Script Management with Composer

Codebases often have deployment scripts, code style checking scripts, theme building scripts, test running scripts, and specific ways to call them. Remembering where they all live, what arguments they require, and how to use them is hard to keep track of. Wouldn’t it be nice if there was some sort of script manager to help keep these things all straight? Well, there is one, and (if you’re reading our blog) chances are you probably already have it in your codebase.

Composer already manages our PHP dependencies, so why not let it manage our utility scripts too? The scripts section of a Composer file offers a great place to consolidate your scripts and build an easy to use canonical library of useful tools for a project.

The official Composer documentation says it best:

A script, in Composer's terms, can either be a PHP callback (defined as a static method) or any command-line executable command. Scripts are useful for executing a package's custom code or package-specific commands during the Composer execution process.

Note: The Composer documentation is full of much more great information on the details of how the scripts section can be used.

If you used a Composer template to build your composer.json file, you likely found entries under scripts such as pre-install-cmd, post-install-cmd, etc. These “magic” keys are event names that correspond to events during the composer execution process.

"scripts": {
"drupal-scaffold": "DrupalComposer\\DrupalScaffold\\Plugin::scaffold",
"pre-install-cmd": [
"pre-update-cmd": [
"post-install-cmd": [
"post-update-cmd": [

Creating Custom Commands

Composer also allows for custom events and provides great details in their documentation. Custom events can be used for just about anything and can be called easily with composer run-script my-event or simply composer my-event.

Shell Scripts/Commands

Composer scripts can be utilized to run anything that is available via the command line. In the example below, we simplify the execution of our code style checks and unit test execution.

"robo": "robo --ansi --load-from $(pwd)/RoboFile.php",
"cs-check": "composer robo job:check-coding-standards",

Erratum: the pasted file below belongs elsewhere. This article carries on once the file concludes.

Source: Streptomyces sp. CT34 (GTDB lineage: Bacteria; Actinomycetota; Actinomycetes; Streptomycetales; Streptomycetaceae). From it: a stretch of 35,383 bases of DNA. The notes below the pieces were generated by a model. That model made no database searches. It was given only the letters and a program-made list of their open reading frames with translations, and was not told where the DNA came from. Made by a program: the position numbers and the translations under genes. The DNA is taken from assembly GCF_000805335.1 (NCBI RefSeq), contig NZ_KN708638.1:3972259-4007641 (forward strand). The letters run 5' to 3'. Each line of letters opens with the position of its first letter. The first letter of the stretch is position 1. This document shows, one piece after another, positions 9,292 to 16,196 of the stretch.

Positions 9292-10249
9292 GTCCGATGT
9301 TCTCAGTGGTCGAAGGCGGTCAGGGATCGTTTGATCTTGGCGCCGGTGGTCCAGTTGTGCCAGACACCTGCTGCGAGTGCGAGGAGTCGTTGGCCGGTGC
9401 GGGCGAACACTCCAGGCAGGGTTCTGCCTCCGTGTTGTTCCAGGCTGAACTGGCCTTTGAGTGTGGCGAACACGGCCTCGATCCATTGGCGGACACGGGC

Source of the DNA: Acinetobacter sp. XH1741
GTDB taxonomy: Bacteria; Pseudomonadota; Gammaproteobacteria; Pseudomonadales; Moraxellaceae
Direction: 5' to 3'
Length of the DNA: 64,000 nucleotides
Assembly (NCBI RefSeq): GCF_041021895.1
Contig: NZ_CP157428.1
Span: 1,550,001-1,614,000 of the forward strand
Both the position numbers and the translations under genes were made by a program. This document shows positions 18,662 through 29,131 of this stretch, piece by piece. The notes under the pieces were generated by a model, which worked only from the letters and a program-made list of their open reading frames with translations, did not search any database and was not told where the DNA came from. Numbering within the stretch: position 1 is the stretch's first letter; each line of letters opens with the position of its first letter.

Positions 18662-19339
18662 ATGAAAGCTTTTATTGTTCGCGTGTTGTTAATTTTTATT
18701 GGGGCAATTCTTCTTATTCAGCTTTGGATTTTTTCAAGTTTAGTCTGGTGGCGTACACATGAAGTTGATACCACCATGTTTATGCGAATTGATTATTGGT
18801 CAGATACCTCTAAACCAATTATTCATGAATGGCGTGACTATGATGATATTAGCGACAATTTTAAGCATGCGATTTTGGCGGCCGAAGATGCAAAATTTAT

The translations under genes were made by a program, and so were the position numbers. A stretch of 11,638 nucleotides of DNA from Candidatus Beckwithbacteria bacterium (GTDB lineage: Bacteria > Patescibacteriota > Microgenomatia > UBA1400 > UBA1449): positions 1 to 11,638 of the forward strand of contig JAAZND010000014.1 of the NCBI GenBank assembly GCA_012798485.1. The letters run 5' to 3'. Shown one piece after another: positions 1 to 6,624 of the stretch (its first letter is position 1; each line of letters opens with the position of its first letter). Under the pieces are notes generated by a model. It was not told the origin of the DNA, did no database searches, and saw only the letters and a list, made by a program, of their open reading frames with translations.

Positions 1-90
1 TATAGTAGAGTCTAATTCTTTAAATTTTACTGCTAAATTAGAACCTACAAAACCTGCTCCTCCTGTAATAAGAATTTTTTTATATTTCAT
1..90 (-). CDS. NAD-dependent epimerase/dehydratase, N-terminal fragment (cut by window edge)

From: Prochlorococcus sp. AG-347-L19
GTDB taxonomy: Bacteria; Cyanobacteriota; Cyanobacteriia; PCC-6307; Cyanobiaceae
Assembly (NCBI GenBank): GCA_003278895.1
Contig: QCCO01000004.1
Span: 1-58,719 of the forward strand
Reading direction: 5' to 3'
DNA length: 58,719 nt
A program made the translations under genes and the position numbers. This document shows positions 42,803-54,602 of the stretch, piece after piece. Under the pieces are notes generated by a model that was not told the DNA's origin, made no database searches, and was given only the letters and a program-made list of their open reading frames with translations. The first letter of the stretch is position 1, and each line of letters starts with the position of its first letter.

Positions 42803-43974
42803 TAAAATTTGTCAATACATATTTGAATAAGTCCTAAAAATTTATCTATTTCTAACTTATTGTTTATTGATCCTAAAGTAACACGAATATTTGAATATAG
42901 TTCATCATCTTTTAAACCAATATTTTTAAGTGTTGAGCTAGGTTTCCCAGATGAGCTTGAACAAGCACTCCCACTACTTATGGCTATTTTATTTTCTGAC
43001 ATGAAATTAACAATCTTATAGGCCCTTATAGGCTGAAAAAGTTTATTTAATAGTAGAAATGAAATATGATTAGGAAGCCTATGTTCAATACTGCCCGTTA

"phpunit": "composer robo job:run-unit-tests",
"test": [
"code-coverage": "scripts/phpunit/code-coverage"

Now we can call our tests simply using composer test.

Note that you can also define events that simply call other events by using the @ syntax as seen in our test event.

No longer do you need to remember the correct directory, command name, and mile long list of arguments needed to call your script, just store that all in a composer event and call it with ease.

PHP Commands

Composer scripts can also call PHP functionality with a tiny bit of additional setup.

First you must inform the autoloader where your class lives.

"autoload": {
"classmap": [

Then create a new event and point it to a fully name-spaced static method, and you are set.

"generate-site": "ExampleModule\\composer\\SiteGenerator::generate",

Listing Available Commands

If you ever forget what scripts are available, composer list displays a handy list of all the available commands.

Available commands:
about Shows the short information about Composer.
archive Creates an archive of this composer package.
browse Opens the package's repository URL or homepage in your browser.
check-platform-reqs Check that platform requirements are satisfied.
clear-cache Clears composer's internal package cache.
clearcache Clears composer's internal package cache.
code-coverage Runs the code-coverage script as defined in composer.json.
config Sets config options.
create-project Creates new project from a package into given directory.
cs-check Runs the cs-check script as defined in composer.json.

Examples Use Cases

Each event can execute multiple commands as well. So for example, if you want to put your deployment script directly into composer.json you can.

This is not a complete deployment script, but it shows the flexibility Composer offers.

"deploy": [
"drush config-import -y",
"drush cc drush",
"drush status",
"drush updatedb -y",
"drush cr"

Now code deploys to a local environment or a production environment can all use composer deploy and you can have confidence that the same code is running everywhere.

This can be integrated with front-end commands as well. Back-end developers no longer need to find the theme, navigate to it, find the build commands and run them. They can simply run something akin to composer example-build-theme-event where all theme building steps are handled for them.


Of course none of this is revolutionary, there are many other ways to achieve similar results. We are simply calling shell scripts or PHP methods in a fancy way. However, a tool does not need to be revolutionary to be useful. Composer scripts are a great way for a team to better document their scripts and increase their visibility and ease of use. Especially if said team is already committed to Composer as part of the project’s tooling.

If knowing is half the battle, then hopefully this helps your team remember where they put their tools and how to use them more easily.